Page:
2009 – Smith started 12 games at RT and earned All-Pac 10 honorable mention. He missed Emerald Bowl because of academic issues.

2008 – Appearing in 10 games, Smith served as backup left tackle behind Charles Brown and played mainly on special teams. He missed the Notre Dame game because of a sprained ankle.

INJURIES – He’s been nicked several times in his short career. He missed the ’08 game against Notre Dame because of a sprained ankle. He would miss the Notre Dame game in ’10 because of a knee injury that eventually required surgery after the season.

Plus, he had surgery on his right thumb a year ago, prior to spring practice.


Strengths – Good athlete with quick feet that makes him a top-notch college pass protector. He’s quick off the snap and when he latches on to a defender, he’s seldom thrown. Great shuffle of his feet and with his long arms he can slide a pass rusher to the outside with few problems. He’s very mobile with good speed and quickness and can lead a sweep. He has a body that can get bigger and much stronger, creating a huge upside there.

Weaknesses – Concentration and focus has been a problem for Smith. When his mind wanders he relies almost totally on his athletic gifts. He needs to get much stronger as he doesn’t get much push backwards once he hits the defense. Smith must work on his fundamentals and technical details which are very inconsistent right now.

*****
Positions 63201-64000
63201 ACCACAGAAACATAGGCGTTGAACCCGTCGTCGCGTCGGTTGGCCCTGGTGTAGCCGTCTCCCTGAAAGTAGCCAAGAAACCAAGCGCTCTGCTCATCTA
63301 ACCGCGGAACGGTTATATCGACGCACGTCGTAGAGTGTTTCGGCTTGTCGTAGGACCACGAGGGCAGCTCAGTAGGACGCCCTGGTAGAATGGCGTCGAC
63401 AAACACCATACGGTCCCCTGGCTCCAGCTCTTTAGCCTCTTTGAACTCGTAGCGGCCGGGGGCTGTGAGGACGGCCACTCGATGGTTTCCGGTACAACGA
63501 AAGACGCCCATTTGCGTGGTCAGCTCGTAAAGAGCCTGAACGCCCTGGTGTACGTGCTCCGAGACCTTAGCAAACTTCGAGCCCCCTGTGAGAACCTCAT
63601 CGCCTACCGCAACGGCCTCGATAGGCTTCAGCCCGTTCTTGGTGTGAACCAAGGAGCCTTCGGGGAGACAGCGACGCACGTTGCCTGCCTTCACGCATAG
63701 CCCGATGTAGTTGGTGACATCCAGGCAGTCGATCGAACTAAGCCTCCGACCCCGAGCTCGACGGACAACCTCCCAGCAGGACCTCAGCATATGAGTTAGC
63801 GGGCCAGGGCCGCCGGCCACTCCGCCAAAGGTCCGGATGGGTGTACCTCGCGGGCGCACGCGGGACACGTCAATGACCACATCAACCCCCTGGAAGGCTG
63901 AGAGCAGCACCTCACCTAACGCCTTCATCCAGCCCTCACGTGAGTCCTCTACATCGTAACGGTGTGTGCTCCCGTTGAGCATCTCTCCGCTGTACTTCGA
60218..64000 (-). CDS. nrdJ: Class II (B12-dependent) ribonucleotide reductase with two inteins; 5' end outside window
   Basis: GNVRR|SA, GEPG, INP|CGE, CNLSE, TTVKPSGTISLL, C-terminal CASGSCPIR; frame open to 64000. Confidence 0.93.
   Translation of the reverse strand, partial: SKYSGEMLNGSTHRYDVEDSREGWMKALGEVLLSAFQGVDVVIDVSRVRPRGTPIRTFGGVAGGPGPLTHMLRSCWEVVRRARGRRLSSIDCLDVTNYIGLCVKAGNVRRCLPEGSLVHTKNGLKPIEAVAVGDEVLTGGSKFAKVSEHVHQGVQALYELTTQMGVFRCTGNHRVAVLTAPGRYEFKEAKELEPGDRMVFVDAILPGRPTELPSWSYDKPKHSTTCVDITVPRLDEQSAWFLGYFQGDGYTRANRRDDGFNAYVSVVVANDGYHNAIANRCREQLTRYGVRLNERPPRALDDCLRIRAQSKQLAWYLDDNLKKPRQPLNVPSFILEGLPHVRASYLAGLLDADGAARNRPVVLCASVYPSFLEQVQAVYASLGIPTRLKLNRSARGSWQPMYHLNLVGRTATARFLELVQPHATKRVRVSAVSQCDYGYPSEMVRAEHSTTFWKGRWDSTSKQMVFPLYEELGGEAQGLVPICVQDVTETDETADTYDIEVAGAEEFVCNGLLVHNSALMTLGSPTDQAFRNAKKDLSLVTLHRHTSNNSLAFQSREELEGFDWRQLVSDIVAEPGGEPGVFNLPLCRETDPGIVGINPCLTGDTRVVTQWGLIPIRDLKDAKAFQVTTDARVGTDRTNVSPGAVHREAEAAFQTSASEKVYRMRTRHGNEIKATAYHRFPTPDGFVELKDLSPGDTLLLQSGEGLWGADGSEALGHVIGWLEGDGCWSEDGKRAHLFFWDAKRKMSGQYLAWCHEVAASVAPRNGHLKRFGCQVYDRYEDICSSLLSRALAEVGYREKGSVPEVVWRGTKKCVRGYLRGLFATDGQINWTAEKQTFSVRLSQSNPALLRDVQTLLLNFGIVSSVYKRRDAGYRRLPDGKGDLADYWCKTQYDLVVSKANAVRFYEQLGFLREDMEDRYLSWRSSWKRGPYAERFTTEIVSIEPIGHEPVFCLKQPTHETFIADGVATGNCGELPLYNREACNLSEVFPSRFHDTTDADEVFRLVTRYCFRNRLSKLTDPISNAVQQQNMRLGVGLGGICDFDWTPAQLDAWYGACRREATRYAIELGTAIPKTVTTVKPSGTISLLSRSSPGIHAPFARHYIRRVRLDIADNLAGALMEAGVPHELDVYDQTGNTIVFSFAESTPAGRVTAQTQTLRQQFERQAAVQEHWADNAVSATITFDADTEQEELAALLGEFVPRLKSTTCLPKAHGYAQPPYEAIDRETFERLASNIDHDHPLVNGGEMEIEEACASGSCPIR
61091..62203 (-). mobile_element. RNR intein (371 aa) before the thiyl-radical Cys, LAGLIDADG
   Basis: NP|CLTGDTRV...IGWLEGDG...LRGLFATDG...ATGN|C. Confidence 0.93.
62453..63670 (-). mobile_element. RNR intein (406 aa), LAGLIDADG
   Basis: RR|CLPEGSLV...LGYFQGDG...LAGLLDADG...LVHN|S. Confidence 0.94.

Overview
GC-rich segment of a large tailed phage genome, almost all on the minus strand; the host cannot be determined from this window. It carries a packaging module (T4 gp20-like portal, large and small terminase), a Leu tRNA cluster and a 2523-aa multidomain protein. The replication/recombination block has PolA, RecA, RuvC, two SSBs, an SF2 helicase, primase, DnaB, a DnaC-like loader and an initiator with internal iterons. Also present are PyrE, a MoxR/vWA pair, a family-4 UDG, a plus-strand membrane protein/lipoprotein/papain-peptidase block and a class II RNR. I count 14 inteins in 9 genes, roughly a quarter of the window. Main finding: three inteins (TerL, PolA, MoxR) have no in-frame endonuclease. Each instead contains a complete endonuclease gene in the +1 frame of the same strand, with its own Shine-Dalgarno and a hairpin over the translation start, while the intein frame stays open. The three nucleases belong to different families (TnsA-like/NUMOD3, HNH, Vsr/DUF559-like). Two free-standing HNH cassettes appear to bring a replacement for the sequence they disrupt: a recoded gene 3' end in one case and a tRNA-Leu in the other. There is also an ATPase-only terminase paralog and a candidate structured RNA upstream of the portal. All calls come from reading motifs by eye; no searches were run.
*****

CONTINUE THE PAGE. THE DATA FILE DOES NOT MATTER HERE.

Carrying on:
Analysis – Maturity is something that must be considered with Smith, more emotionally than physically. He turned 20 years old in December, so he will be as young a player to enter the NFL as we’ve seen. His body and skills are perfect for left tackle, but almost all of his snaps have come on the right side. Smith is far from a finished product and will take some patience as he gets stronger, smarter and more experienced. But, the league does not often see players with his physical gifts and it’s hard to pass up the opportunity to get one.


A scout for an AFC team said – “If you could go into a factory and create a mold for offensive tackles and manufacture them, the mold would look like this kid. He’s got to get stronger, but given what he’s done so far and what the good Lord gave him, he should be able to do that.”

An offensive line coach for an NFC team said – “I thought that the kid from Virginia a couple years ago had the best tools to play in the league (D’Brickashaw Ferguson), but this kid is right there with him.”


Offensive line coach Marty Spaulding who helps run summer camps for NIKE: “He was great as an underclassman, but he’s even better now. We’ve traveled all over the country for the NIKE Camps, and I haven’t seen a better lineman. He’s that good. He’s amazing. If you could make a blueprint of what an offensive lineman should look like and play like, it’s him.”


At first glance, he probably doesn’t quite fit the profile of players that Pioli/Haley tends to go after. He’s had some nagging injuries and in three short seasons on the college level that has called into question his durability. Plus he’s very young and immature. But physical tools like his don’t come along all the time. If he lands with the right team and gets the right coaching, he could be a factor in the NFL for years to come.

Comments are closed.

Get the Flash Player to see the slideshow.


Other News